Music & Entertainment
Lesson time 7:20 min
Case Study: Sometimes being different in the country music industry is good.
Topics include: Emily's Student Workshop
Hey, Emily. Hello. How are you doing? I'm doing great. Have a seat. All right. Wonderful. So your first time to the Grand Ole Opry? My first time. This is exciting. Yeah. So what are you going to play for me? I'm going to play a song called "Wild Boy." "Wild Boy," did you write it? I did. By yourself? By myself. Do you have your own publishing? I do not. Oh. Yeah. That might be a thing you start-- Looking into. Yeah. Yeah. Yeah. Because not only an artist has to be an artist to be creative, she also has to take care of business. OK? Exactly. Yeah. All right, let me here what you've got. All right, here we go. (SINGING) Oh, wild boy, can I take you home? We'll settle down and talk about what makes a place a home. Where do you run when freedom calls? Oh, wild boy, how do you live without a roof and four square walls? Oh, vagabond, will you marry me? Why do you hold the secrets of your heart under lock and key? Oh, I could make you dinner every night and give you what you don't know you need just so and just right. Oh, wild boy. Heart of gold, eyes of blue. Oh, wild boy. How I adore my wild, wild. Oh, wild boy, can you take me home? Oh, landing in one place doesn't mean that you're not free to roam. The wind will always be your call. So go on, boy, east or west, oh, I don't mind at all. Oh, wild boy. Heart of gold, eyes of blue. Oh, wild boy. How I adore my wild, wild boy. Oh. Wild boy. How I adore my wild, wild boy. Love that. Thank you. Where'd you get the idea to have the-- the lyrics are great, but the melody is so unusual. Thank you. I like it a lot. You know, I was falling in love with a wild boy. Yeah. And was sitting up in my room, and it was like the butterfly fluttery feeling that was just there, so. That's great. So what happened with the wild boy? Well, wild boys are great until they're not. Yep. And then they go away, thank God. Yeah. So God bless him. Yeah. Yeah. But he's gone. OK. Well, got a good song out of it. Yeah, I know. I got about seven. Oh, excellent. Excellent. Yeah. How do you consider yourself, what category? I don't even like to be put in a corral and categorized, but-- Like, genre-wise, or? Mhm. I call myself groovy-- I like that. Yeah, groovy Americana, with a very, very deep love for twang. Yeah. Oh my gosh, I love that. So you know, I grew up on country music. And that history is just kind of woven into me. But I also like a groove, and a little bit of sassiness. Well, I like that you're so different. Yeah, thank you. Totally different from anything I've heard in a long, long time. Yeah, thank you. And you can't be a cookie cutter in this business. So you defin...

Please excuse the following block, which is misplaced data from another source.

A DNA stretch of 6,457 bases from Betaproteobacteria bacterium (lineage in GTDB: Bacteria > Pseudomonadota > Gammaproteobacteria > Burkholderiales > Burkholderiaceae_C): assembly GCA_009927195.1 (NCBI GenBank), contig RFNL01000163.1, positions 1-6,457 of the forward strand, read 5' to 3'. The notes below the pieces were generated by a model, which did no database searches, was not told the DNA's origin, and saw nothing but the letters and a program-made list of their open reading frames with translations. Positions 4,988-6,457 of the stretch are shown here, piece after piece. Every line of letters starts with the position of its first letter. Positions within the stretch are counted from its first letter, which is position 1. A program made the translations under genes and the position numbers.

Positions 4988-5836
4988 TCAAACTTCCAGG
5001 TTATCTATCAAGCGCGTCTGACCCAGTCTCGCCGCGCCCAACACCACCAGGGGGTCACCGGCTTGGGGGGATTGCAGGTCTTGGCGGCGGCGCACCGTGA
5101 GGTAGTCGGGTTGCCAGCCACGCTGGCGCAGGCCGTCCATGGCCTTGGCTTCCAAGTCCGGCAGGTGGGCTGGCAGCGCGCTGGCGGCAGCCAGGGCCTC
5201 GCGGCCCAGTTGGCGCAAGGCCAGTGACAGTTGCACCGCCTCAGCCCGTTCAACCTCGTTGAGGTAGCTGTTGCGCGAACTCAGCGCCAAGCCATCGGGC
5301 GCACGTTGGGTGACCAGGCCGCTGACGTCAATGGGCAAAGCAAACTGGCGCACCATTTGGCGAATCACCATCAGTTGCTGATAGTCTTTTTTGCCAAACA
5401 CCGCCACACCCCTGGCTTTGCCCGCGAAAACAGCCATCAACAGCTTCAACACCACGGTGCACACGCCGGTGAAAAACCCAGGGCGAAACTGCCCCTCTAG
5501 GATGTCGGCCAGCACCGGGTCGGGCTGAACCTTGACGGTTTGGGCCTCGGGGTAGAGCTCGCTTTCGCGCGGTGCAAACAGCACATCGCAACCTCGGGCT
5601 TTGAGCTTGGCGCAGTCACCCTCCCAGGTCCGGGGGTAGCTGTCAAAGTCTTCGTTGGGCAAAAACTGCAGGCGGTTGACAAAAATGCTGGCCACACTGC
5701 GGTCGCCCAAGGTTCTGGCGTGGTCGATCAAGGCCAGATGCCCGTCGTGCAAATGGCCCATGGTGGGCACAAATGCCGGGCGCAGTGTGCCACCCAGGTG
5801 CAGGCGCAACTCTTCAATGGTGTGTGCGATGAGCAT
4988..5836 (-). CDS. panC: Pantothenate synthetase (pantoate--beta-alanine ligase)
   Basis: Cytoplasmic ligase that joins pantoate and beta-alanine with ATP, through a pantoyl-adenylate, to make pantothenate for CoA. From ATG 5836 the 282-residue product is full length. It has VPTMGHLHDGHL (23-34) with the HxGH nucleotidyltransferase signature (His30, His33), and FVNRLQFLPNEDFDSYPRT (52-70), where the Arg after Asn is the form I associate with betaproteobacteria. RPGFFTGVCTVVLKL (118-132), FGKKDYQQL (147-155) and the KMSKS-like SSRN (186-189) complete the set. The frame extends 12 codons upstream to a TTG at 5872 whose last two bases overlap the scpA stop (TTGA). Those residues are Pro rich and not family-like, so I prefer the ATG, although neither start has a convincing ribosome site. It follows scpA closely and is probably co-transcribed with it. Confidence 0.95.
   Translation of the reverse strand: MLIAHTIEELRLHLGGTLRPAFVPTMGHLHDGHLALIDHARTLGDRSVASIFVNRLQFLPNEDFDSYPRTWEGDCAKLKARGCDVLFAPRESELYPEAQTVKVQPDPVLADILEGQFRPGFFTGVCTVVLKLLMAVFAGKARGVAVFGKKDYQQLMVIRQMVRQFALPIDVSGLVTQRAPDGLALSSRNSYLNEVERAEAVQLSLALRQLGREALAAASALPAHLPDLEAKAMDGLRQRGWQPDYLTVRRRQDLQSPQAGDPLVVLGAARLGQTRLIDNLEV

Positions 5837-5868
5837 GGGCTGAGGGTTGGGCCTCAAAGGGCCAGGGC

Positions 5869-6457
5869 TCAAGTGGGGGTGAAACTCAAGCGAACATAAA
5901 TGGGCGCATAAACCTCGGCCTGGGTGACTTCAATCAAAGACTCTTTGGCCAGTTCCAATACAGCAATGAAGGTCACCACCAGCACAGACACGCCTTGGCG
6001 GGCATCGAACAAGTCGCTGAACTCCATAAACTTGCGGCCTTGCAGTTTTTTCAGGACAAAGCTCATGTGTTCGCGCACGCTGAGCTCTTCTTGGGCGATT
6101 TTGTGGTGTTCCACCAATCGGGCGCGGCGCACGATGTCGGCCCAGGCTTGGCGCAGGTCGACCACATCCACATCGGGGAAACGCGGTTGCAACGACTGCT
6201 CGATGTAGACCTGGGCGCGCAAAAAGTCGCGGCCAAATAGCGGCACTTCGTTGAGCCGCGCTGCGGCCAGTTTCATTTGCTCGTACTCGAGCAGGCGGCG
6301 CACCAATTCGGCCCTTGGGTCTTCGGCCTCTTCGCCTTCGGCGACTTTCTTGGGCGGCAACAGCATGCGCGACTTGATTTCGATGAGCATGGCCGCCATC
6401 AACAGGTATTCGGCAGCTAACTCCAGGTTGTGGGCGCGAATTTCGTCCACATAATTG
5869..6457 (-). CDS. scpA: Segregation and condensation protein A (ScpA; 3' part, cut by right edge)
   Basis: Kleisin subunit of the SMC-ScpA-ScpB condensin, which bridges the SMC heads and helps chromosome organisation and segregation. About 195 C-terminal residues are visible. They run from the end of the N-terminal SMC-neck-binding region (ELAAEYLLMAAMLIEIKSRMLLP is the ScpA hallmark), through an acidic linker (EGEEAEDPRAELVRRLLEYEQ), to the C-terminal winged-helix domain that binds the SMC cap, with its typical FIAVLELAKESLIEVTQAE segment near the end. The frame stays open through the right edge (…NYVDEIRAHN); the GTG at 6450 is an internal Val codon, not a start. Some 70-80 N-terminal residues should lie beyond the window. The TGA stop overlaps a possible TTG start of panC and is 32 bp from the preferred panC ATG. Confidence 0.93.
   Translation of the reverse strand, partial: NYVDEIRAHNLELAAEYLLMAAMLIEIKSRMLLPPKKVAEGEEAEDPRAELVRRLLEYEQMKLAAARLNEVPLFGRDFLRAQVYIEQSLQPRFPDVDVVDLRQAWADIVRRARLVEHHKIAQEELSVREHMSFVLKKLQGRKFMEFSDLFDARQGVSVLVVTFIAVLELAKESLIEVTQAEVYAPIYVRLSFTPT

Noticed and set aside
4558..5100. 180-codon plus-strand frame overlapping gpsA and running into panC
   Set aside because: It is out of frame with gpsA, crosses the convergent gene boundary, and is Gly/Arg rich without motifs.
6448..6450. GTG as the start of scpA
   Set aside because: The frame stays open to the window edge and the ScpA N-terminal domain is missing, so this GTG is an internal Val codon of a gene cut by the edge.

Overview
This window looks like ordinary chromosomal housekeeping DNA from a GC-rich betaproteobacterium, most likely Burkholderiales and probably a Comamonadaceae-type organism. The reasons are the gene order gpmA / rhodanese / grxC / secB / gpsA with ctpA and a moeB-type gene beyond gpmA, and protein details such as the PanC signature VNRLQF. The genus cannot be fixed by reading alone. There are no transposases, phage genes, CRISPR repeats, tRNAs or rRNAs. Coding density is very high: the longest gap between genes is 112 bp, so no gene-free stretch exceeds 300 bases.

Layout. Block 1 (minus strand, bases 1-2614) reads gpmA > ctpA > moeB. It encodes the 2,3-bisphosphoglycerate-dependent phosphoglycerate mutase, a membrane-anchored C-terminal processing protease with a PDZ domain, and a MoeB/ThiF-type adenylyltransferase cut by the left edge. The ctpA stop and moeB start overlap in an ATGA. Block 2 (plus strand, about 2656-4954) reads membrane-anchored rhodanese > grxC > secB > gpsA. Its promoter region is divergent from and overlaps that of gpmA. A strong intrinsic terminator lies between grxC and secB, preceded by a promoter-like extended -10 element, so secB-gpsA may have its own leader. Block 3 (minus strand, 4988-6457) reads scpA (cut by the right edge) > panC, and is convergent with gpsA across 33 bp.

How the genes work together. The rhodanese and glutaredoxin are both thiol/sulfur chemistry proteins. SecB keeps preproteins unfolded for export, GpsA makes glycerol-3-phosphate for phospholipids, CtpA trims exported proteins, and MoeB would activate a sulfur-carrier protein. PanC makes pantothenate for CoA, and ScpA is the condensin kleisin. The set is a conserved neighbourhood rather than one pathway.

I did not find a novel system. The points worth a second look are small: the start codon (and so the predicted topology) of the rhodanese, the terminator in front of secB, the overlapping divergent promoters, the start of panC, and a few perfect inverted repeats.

You know her songs. Her Oklahoma charm. Now learn directly from Reba in her first-ever online class. Join her as she records a never-before-heard song, creates a new acoustic version of Fancy, breaks down her hits, and delivers emotional performances on the stage of the Grand Ole Opry. This is more than a music class. This is Reba's life, business, and country music MasterClass.
Charm and talent. The best welcome to learning I've had. She is so good at rapport and it's a great lesson to learn.
Although I'm not looking to be a country music star anymore, I learned a lot again about stage presence, song writing, picking songs, work ethic, working with people you can trust and treating folks like you'd want to be treated. All great lessons for me!
Reba's experience in life and business is valuable. I enjoyed listening to her stories. I would have liked more instruction, but did enjoy the class overall.
Reba tells us like it is. Nothing kept back. And her class is a well rounded look at all the aspects of singing in the country music business. Thanks Reba. Time well spent for me.